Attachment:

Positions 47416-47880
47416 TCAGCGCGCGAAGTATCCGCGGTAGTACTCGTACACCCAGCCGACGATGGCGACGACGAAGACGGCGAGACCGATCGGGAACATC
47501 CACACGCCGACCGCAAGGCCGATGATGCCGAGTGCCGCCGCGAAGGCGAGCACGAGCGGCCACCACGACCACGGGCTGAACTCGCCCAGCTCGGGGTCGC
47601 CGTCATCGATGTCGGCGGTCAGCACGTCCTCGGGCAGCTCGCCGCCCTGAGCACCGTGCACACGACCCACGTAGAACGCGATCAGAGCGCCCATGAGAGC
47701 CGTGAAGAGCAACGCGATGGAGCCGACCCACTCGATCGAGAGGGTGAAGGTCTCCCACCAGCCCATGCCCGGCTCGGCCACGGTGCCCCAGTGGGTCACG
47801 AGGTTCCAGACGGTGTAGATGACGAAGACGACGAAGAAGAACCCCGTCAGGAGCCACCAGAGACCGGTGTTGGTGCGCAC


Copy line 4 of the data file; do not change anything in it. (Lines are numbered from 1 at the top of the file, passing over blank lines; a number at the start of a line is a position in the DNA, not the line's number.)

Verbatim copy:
47601 CGTCATCGATGTCGGCGGTCAGCACGTCCTCGGGCAGCTCGCCGCCCTGAGCACCGTGCACACGACCCACGTAGAACGCGATCAGAGCGCCCATGAGAGC